Recently the PS23 men discussed the books our flock recommends to us. All of us are encouraged to hear our peoples’ desire to study and know Christ better. Yet each of us lives with one simple reality: lack of time. Now, one book recommendation from you may not be much. In fact, it may be only 100 pages and a 30 minute read while eating Oreos dunked in milk . . . Oreos . . . eat them . . . back to blog. 100 pages is not very much. But what if your book recommendation accompanies three other people? Now, at minimum, we’re talking 400 pages. Books still cost money, so now there is a financial request too. Now, you may buy me the book (thanks, I’ll take it), but reading the book cannot replace sermon prep, Bible study prep, counseling, ministry, prayer, family time, sleep, or coffee time. Some weeks I do well to even pick up a “not required for sermon prep” book. Leader, there is good news. You don’t have to read the book to minister to someone, redirect heresy, or join in the discussion. This is something I learned after working in a Christian bookstore for close to five years. 
The point of talking about a book with someone in your ministry is to talk about the subject material with the person. I don’t know everything, but I know enough about almost any book’s topic to ask questions, look at Scripture, and communicate about the topic. If we’re students of Scripture, we’ll encounter information covering “everything under the sun” in our study. Therefore when someone says, “I just read this book and you have to read it;” I turn the discussion toward the topic, not the book itself. I try to direct the discussion to Scripture. Why? Because books are just opinions. Scripture is truth. Always remember a book is simply an opinion printed by a company who believes they can profit on the work. Where the author accurately portrays biblical truth, the book is valuable. When he / she misses truth, it is just wasted paper.
So how do I discuss a book without reading a book? Simple.
By asking some questions:
First, who wrote the book? This is really helpful, especially if you know the author. If it’s a John MacArthur title, then I know the content will stem from biblical analysis regarding the discussion. If it’s Joel Osteen, I know the content will miss the gospel. (What if it’s Joel Osteen? — we’ll get to this question down below).
Second, what was the book about? This is really the key question. Maybe you’ve never read Trusting God by Jerry Bridges and four different women in church suggest you read this book but the next eight weeks are too packed to integrate this book into study.  “Jerry Bridges is reliable, what is the book about?” “It’s about God’s sovereignty.” Okay, great, here is your starting point. Hopefully, as an elder / leader we know enough about God’s sovereignty to have this discussion.
Third, what did you learn? and Fourth, Was there anything you found troublesome or confusing? Again, listening carefully to her answer should allow you to discuss and minister to her. In most cases, what she learned encourages, challenges, or convicts her. Take this opportunity to minister. Answer questions and encourage biblical discernment.
Fifth, see if new lessons can be instantly put into practice . . . challenge him! Maybe he just read a work on serving the body and you only see him as he walks in late and leaves early. Challenge him to get more involved and spend more time getting to know the church. Use and imitate recent lessons.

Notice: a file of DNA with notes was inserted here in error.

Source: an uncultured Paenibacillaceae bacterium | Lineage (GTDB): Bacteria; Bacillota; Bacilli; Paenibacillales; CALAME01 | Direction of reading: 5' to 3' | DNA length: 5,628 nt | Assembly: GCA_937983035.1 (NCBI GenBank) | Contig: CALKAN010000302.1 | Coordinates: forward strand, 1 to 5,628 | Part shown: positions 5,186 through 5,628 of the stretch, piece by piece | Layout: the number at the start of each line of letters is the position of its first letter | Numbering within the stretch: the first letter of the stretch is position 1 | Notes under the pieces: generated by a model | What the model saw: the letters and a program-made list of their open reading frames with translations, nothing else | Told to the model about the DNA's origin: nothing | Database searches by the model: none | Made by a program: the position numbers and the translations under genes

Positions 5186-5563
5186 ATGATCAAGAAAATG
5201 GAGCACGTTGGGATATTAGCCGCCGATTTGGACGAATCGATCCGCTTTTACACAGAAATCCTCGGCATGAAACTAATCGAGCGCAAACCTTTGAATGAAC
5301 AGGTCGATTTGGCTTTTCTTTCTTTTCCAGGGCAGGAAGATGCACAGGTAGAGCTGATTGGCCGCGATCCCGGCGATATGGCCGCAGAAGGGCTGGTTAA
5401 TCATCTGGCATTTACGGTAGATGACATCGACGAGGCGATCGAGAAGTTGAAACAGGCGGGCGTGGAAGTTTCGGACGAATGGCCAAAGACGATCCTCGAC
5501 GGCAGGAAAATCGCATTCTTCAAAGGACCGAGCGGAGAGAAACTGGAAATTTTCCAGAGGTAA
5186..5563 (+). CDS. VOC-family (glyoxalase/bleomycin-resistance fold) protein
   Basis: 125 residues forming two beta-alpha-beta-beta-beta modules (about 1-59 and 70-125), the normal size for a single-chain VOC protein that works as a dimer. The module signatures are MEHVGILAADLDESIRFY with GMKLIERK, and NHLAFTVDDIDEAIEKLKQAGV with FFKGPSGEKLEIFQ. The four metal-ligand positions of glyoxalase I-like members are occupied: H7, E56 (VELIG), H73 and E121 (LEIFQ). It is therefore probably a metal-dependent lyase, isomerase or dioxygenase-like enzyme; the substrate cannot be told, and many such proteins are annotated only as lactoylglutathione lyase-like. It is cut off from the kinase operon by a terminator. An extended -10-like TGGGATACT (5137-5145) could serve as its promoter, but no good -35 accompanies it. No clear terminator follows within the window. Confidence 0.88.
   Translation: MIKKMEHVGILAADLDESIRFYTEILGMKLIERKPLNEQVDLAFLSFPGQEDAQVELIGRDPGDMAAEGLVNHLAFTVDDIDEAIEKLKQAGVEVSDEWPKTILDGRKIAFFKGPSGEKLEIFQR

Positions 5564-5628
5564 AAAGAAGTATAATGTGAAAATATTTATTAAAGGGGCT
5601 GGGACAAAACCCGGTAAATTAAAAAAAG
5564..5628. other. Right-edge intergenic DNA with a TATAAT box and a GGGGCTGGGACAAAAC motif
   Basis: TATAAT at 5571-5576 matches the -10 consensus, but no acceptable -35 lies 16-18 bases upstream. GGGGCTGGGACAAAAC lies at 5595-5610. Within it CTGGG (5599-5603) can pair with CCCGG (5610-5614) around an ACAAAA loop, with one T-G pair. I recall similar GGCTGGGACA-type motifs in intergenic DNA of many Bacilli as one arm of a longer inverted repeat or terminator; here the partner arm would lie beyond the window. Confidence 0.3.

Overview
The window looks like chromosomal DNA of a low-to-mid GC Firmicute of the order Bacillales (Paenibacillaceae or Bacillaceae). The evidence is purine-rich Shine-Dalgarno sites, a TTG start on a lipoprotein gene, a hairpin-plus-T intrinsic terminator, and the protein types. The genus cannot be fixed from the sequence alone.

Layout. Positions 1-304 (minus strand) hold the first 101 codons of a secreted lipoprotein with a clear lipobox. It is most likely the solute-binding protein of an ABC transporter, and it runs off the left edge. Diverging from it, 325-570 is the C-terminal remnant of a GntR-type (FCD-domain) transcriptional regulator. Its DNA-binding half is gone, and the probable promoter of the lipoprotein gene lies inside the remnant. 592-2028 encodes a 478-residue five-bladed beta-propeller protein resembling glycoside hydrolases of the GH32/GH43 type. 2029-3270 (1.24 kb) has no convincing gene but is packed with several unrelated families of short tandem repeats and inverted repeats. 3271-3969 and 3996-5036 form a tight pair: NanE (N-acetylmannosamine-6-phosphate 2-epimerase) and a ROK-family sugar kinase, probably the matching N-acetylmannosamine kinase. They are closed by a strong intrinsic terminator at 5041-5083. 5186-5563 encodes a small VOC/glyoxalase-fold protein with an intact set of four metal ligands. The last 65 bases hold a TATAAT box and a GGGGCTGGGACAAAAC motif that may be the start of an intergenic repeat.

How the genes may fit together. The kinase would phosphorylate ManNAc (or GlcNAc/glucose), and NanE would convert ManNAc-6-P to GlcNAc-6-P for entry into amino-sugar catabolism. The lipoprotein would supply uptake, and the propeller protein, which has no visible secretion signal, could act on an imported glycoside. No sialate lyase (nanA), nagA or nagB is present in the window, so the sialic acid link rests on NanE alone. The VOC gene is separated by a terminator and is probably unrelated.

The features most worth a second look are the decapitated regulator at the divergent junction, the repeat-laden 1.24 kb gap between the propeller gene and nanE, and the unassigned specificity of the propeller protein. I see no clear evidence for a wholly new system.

Finally ask, “Would you want to read another book on the same subject?” More than likely, we’ve already read a book or aware of similar books regarding the subject. Encourage him or her to read another book. Fan the flame of studying and use this opportunity to recommend a better book.
Now, this leads to a follow up issue. What if the book read is horrendous? bad theology? . . . What if it’s Joel Osteen? I ask a few questions. First, is this a new believer? Second, is this someone I have influence and we trust each other? If this is a new believer, instead of blasting the book and author, I realize he probably does not have depth and discernment. After going through the above questions, I ask him if he would be interested in reading another book just like it. If so, I know my recommendation will cover similar material with more biblical basis.
For example, I used to have people come into the bookstore asking for Forty Days of Purpose by Rick Warren. “No, I’m sorry, we don’t have this book. Are you looking for this particular book for specific reason or looking for something with similar content?” Usually, 99% of the time, the person wanted similar content and would consider another book. This gave me opportunity to recommend Piper’s Don’t Waste Your Life, MacArthur’s Found God’s Will, or DeYoung’s book on God’s will. A few times, the person returned and said, “The book you recommended was a lot better than Warren’s book, thank you.”
If the person asking and I have a good, trusting relationship I might be a little more open, but would still recommend the book and praise him or her for reading and seeking to study to know the Lord better. Even when someone reads a bad book, I think credit should be given for attempting to study to know the Lord.
Lord willing, we’ll find time to read the book recommended. But if not, allow the book recommendation to fuel ministry and a good discussion. I pray this is helpful. If I’ve missed anything or you do something differently, feel free to leave a comment.
 CAVEAT! Now, in general, it’s always best to read an author’s work in order to critique the book and the specific argument. I have a theory on who wrote Hebrews, someone who sounds so much like Paul, I call him Paul. However, this doesn’t mean I can accurately engage in a work proposing Luke as the main author since I cannot engage the details of his argument.
 Publishers know women account for 70% of all Christian book purchases.